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Gérard Philip was born on December 4, 1922 in Cannes. It was only later, already as an actor, that he added an "e" to his name; it is said because he was superstitious and loved the number 13... His father, Marc Philip, was a lawyer, and later a hotel manager; his mother, Minou, a beautiful brunette of Slavic origin, who was to have a deep impact on Gerard's whole personal and professional life.

Gérard grew up in the midst of gardens with large trees and long alleys, surrounded by love from Minou and his brother, Jean, his elder by only a few months. No wonder that while spending most of his time with the two people he loved most, he was hardly aware of the world outside. In this happy childhood of his he first wanted to become a locomotive driver, and later on a physician. Minou was telling him wonderful stories and this is where he must have taken inspiration from to become an actor and try to impersonate the exceptional characters from her stories. According to his mother's recollections, Gégé was a wise and beautiful child. Superficial observers could easily have mistaken his reticence (he only started talking when he was 18 months old) for laziness and apathy, but under watchful eyes he became attentive and smiling. She also tells about possibly Gégé's first trial steps into acting: he feigned being dead and tossed by the waves, and when Minou went closer he started laughing, joyous that he managed to fool her.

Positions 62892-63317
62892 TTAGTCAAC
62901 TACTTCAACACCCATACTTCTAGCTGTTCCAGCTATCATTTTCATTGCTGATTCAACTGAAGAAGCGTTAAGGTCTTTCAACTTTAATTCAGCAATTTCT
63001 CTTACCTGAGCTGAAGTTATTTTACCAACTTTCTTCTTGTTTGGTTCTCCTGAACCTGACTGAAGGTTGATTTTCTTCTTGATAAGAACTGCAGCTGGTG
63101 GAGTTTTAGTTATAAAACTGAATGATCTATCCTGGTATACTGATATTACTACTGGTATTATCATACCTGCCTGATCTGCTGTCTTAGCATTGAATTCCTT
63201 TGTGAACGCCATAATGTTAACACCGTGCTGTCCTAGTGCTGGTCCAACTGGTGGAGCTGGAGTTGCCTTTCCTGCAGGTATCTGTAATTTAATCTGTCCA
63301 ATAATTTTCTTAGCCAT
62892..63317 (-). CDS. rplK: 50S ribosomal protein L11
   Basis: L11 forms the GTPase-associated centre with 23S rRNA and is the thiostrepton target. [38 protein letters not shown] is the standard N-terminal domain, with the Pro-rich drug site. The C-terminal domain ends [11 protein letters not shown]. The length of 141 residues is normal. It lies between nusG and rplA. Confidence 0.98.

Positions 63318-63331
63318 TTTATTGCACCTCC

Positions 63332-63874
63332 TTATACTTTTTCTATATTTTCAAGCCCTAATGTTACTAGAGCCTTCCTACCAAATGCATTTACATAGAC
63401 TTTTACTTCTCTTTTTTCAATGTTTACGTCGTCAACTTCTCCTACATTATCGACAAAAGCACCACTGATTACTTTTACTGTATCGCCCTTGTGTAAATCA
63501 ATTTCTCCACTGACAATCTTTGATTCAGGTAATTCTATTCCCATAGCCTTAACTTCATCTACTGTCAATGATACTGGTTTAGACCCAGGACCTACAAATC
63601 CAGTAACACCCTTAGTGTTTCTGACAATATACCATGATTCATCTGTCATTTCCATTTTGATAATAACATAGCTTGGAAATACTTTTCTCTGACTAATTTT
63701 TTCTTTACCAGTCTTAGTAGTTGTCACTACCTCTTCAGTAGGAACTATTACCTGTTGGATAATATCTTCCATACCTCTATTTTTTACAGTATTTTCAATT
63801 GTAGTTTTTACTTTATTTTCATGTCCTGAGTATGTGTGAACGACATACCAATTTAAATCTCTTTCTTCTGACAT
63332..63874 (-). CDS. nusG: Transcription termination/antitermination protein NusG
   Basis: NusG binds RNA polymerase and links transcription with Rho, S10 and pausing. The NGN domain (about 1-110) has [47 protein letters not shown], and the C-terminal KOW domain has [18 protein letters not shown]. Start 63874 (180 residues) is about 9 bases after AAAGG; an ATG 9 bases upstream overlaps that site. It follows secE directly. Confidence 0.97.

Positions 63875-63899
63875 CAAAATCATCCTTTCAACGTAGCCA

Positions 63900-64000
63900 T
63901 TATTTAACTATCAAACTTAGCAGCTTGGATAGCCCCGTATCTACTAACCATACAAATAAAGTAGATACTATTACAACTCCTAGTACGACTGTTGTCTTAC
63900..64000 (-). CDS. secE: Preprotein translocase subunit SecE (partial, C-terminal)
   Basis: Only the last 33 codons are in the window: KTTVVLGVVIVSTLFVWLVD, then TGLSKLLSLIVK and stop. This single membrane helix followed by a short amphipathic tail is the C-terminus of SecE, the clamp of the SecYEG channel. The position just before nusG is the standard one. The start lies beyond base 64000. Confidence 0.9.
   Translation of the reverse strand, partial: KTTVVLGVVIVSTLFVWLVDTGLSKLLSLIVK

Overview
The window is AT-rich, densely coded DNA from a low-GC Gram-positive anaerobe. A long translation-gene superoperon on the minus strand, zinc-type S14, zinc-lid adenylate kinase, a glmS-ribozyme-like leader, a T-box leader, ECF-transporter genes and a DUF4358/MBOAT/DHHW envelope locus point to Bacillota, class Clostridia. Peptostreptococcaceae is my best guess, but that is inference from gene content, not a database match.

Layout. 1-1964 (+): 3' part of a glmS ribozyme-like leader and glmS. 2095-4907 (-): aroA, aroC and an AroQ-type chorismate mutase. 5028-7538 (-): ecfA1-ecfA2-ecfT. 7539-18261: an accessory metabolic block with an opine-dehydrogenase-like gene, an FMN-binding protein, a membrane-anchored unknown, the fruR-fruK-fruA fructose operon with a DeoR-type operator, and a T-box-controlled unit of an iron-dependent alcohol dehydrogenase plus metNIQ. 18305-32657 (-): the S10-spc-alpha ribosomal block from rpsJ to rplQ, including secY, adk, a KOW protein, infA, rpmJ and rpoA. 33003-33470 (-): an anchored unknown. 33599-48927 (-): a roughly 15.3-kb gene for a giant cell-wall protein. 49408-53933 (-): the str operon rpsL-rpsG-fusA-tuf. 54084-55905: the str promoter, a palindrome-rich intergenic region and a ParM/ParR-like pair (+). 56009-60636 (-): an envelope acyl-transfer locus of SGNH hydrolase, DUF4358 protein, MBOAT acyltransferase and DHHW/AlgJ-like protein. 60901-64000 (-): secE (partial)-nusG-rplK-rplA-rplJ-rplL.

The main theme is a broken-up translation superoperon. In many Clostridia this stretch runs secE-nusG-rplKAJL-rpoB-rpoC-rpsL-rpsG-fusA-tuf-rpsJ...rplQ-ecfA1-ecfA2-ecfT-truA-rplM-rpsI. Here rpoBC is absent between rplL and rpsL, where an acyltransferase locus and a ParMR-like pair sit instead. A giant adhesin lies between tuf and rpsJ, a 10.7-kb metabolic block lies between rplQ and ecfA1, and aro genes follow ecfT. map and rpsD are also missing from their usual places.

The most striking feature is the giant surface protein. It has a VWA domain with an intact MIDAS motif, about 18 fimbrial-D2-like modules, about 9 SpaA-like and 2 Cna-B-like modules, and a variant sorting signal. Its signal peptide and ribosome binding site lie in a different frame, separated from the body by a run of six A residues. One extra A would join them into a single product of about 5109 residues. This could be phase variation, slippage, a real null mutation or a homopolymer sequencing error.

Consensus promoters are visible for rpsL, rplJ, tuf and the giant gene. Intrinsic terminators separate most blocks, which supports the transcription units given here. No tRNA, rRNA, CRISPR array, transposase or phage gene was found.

During his stay at the Stanislas college with his brother he was already living an intense internal life, which together with his love for different characters would be crucial to his career later on. During and after college his interests turned to jazz music, swimming, volley-ball and tennis, with literature not being a subject to attract his attention. It was at a Red Cross gala organized by one of Minou's colleagues that he was persuaded to recite a poem, Franc-Nohain's Le Poisson Rouge. The people who heard him instantly recognized his talent. He first declined to take acting lessons, but later on, despite his father's wish in 1940 for him to become a lawyer, he opted for acting.